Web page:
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Machado likely to avoid runoff for OHA seat

Jayna Omaye

Office of Hawaiian Affairs incumbent Colette Machado appeared to have garnered enough votes to retain her seat on the board of trustees, but Haunani Apoliona and Robert Lindsey will likely face challengers in a general election runoff.

With all but two precincts reporting, Mililani Trask had edged out current board chair Lindsey for his Hawaii island seat.

Trask, an attorney, maintained a lead throughout the night and had received 60,199 votes with ballots from just the two precincts not yet counted. Lindsey, a retired Kamehameha Schools Land Assets Division director on Hawaii island, had 57,230 votes. Bo Kahui, a Kailua-Kona resident, had received 19,101 votes.

Haunani Apoliona, who has served on the OHA board as an at-large trustee for 20 years, was maintaining a strong lead with 55,476 votes. Apoliona, former president and CEO of Alu Like, also served as the board’s chairwoman from 2000 t0 2010.

Apoliona, however, didn’t appear to have enough votes to avoid a runoff with Kelii Akina, president of Grassroot Institute of Hawaii. Akina, who ran for an at-large position two years ago, had received 28,758 votes with the two precincts still out.

Other candidates for the at-large seat in order of highest vote tally were Paul Mossman, Daniel Anthony, Leona Kalima, Kealii Makekau and Douglas Crum.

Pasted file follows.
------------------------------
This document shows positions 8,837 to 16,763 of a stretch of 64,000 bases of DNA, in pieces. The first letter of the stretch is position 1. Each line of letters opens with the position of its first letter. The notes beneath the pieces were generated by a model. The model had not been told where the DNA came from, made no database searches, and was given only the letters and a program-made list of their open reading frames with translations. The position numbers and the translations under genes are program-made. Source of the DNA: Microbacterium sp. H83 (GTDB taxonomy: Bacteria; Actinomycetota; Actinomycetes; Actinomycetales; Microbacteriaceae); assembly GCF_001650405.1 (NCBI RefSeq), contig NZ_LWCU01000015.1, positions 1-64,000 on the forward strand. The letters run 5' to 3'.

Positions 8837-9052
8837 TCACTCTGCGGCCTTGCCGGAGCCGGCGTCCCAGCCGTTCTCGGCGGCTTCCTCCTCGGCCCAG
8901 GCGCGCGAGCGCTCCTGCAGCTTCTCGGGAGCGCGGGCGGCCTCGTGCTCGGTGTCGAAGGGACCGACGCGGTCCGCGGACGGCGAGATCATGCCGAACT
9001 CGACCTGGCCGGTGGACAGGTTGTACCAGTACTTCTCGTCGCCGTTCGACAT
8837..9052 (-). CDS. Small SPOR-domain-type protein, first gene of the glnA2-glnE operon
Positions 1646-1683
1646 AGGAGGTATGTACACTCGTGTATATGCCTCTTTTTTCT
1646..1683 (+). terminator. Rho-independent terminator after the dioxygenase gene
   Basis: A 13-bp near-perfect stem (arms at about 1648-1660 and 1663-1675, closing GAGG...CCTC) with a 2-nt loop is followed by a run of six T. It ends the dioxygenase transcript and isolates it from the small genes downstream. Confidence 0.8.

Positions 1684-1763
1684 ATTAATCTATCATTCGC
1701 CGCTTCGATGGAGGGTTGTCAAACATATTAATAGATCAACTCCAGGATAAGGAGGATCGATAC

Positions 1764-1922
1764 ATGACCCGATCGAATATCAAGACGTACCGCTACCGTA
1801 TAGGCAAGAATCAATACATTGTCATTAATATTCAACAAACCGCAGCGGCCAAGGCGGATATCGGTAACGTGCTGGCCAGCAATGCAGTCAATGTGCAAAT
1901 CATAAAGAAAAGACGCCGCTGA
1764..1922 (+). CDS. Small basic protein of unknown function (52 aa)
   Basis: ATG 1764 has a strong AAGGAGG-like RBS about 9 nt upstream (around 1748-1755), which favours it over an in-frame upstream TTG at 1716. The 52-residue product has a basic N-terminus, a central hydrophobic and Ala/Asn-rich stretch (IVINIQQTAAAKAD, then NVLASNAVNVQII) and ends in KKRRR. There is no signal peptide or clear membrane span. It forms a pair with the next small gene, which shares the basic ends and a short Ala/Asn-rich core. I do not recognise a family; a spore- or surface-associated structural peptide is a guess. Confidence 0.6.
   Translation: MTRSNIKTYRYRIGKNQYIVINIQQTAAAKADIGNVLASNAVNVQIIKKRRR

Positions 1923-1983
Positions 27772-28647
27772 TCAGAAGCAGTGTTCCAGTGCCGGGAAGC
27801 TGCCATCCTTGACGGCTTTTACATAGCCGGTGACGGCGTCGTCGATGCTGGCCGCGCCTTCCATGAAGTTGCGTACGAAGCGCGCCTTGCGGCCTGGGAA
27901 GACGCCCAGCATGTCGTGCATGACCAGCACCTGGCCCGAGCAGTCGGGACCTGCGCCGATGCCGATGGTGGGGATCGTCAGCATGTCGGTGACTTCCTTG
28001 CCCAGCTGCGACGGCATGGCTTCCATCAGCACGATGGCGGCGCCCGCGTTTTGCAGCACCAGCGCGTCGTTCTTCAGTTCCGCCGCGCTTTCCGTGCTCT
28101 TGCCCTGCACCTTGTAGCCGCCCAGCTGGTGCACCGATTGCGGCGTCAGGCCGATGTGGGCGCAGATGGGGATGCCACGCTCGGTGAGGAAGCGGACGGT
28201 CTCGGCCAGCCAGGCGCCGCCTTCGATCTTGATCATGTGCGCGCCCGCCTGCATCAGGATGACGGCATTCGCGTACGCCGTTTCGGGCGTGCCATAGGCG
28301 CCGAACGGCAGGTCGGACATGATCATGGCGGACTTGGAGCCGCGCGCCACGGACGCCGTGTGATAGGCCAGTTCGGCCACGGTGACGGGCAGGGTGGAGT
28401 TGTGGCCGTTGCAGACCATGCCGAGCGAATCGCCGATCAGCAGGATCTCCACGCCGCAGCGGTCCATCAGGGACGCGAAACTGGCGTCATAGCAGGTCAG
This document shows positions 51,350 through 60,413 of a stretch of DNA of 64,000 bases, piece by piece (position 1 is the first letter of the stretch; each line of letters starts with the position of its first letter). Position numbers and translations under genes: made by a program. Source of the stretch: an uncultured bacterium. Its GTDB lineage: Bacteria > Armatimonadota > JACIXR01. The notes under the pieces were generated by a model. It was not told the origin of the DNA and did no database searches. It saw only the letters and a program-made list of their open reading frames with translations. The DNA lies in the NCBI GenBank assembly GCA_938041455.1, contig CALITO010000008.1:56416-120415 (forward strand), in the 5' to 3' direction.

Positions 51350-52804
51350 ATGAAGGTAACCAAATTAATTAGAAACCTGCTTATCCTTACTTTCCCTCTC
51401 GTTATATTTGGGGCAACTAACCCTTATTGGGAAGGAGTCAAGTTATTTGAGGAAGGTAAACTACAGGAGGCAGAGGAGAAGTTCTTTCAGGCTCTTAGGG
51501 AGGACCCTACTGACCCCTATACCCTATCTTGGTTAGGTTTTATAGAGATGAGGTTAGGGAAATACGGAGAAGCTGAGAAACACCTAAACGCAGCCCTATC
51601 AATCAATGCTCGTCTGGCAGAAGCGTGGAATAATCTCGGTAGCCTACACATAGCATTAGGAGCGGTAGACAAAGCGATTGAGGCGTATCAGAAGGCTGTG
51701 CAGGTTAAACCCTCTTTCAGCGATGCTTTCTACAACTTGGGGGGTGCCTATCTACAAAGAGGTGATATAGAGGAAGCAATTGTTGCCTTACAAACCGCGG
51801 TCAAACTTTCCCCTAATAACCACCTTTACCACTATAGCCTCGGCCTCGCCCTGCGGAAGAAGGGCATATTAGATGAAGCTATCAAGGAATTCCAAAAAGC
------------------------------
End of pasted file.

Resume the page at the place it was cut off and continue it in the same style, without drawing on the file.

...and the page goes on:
Machado, the Molokai incumbent, received 55,311 votes. The Kaunakakai resident has served on the OHA board for 20 years and previously was chairwoman for four years. Her challengers, Alapai Hanapi, had received 32,176 votes with two precincts out, and Jerry Flowers took 18,280 votes.

Once all votes are counted, if a candidate receives the majority of ballots cast in the primary election, excluding blank and over votes, the candidate will win outright. Machado appeared likely to avoid the runoff.

Dan Ahuna, the Kauai incumbent, ran unopposed and was elected at the close of candidate filing in June. Ahuna, a Kapaa resident, has served on the board for four years and is a teacher at Kauai High School.

OHA, a public agency that advocates for Native Hawaiians, is governed by nine trustees, four of which are at-large positions and five from each of the island districts — Oahu, Hawaii island, Maui, Molokai and Lanai, and Kauai and Niihau. All voters statewide are able to cast ballots in the OHA elections.

The election comes at a pivotal time as Native Hawaiians shape the course for self-determination.

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